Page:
Mr. Day, one of the Innocence Project’s longest-standing clients, was exonerated in May after the Dallas County District Attorney dismissed a 1990 sexual assault charge against him based on new evidence of his innocence. He was just 19 years old at the time of his arrest, had accepted a plea deal, and was sentenced to 40 years in prison. He was incarcerated for nearly 26 years, before being released on parole and required to register for life as a sex offender.

Tyrone Day, center, with his wife Terry Lee-Day and his Innocence Project attorney Vanessa Potkin on the day he was exonerated in Dallas, Texas. (Image: Montinique Monroe/Innocence Project)

Mr. Day’s wrongful incarceration did not stop him from profound personal growth and community service. “I really love farming and agriculture. And, I love to teach it to others,” he said. He managed a massive greenhouse, growing thousands of vegetables and plants for the prison system, and worked in the kitchen commissary, all while improving the nutrition and quality of meals for his peers.

Additionally, Mr. Day proactively leveraged his farming expertise to address Dallas’ food deserts. With the creation of Restorative Farms, whose mission is to foster a viable community-based urban farm system in South Dallas, Mr. Day hopes to achieve that goal.

“We restore home and community gardens, we restore people,” Mr. Day said. The initiative aims to revitalize urban agriculture, beginning with dormant plots around the Dallas-Fort Worth metroplex and expanding its reach to teach the youth and the community about sustainable farming.

Restorative Farms transformed one of the country’s largest food deserts with a flourishing garden, the Martin Luther King Jr. Freedom Garden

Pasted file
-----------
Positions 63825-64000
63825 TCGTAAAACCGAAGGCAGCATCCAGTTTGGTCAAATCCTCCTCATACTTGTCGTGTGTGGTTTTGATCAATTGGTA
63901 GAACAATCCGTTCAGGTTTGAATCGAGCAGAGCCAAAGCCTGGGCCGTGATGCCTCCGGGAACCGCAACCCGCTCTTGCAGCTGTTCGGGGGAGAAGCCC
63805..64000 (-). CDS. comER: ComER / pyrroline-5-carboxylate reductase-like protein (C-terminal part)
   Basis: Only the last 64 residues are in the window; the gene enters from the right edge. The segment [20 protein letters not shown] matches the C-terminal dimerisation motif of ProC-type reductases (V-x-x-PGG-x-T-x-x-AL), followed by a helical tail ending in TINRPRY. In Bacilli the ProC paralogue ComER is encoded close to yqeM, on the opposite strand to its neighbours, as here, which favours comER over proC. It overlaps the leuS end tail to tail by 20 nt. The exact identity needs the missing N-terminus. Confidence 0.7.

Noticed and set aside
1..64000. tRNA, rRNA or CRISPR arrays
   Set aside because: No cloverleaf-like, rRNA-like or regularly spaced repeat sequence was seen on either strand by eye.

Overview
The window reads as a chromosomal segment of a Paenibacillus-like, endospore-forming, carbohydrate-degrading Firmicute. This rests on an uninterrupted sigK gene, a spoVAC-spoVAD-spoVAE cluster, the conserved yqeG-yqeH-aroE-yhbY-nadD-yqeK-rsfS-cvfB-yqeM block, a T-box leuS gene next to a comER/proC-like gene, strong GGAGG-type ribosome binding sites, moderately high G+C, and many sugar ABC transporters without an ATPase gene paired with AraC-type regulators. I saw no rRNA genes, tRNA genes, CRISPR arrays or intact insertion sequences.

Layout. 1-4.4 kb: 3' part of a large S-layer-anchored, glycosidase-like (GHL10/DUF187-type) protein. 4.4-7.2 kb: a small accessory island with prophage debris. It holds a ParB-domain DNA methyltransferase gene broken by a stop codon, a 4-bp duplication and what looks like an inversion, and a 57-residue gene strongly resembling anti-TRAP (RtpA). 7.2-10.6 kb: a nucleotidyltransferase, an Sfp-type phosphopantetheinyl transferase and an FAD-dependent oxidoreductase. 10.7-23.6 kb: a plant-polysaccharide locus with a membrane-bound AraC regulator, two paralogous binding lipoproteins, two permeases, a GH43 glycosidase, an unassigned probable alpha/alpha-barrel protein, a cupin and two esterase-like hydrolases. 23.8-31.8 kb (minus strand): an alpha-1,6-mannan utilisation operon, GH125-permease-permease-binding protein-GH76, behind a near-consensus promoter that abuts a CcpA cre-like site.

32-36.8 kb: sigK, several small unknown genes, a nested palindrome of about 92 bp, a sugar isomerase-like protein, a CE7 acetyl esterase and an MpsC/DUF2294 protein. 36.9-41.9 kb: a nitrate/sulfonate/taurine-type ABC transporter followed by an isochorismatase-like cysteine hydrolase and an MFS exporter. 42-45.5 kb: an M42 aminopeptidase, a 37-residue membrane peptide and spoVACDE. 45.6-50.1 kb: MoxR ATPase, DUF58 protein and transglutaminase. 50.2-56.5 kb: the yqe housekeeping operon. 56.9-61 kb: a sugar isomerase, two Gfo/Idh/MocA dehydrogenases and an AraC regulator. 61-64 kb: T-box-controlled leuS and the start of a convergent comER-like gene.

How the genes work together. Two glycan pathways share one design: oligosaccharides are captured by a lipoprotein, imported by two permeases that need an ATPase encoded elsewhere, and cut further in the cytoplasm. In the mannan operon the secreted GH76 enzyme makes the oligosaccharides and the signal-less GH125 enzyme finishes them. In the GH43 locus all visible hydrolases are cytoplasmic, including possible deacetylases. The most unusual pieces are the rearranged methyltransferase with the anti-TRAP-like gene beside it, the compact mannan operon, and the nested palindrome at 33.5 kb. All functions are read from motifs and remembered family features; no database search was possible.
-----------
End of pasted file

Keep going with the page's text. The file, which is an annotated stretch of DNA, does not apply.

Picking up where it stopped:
“It’s changed that community tremendously,” Mr. Day said. The farm not only provides fresh produce, but also teaches invaluable life skills to children, adults, seniors, and formerly incarcerated people. 

Thanksgiving at Restorative Farms is a time of giving, when the farm partners with companies like Whole Foods to provide holiday boxes to the community. “Last year we gave out about 150 Thanksgiving boxes,” Mr. Day said beamingly. This year, the farm will provide boxes with all the produce and herb essentials families need for a Thanksgiving meal.  

Looking to the future, Mr. Day said he envisions Restorative Farms as a blueprint for others that can help teach the art and science of growing and harvesting local, organic, and nutritious food. He aims to replicate its success across South Dallas and beyond. “We want to teach people about hydroponics and aquaponics,” he said.

  • “We restore home
  • and community gardens,
  • we restore people.”

Tyrone Day

Restorative Farms also critically employs people who have been formerly incarcerated, with the goal of reducing recidivism and providing these individuals with necessary work skills. “We give them a chance to learn a life skill that will provide for them and their families,” he said.

For those embarking on their urban farming journey, Mr. Day said, “Make sure that your heart and mind is into it, have a plan, and know that it’s going to benefit not just you, but society as well. Consider geography and which plants grow where you are. What’s the need? Are you in a food desert?”

From biking miles to provide greens for his mother’s Soul Food Sunday meals to nurturing thousands of seedlings and the next generation of urban farmers, Mr. Day’s life and work is an inspiration and sets an example for all to follow.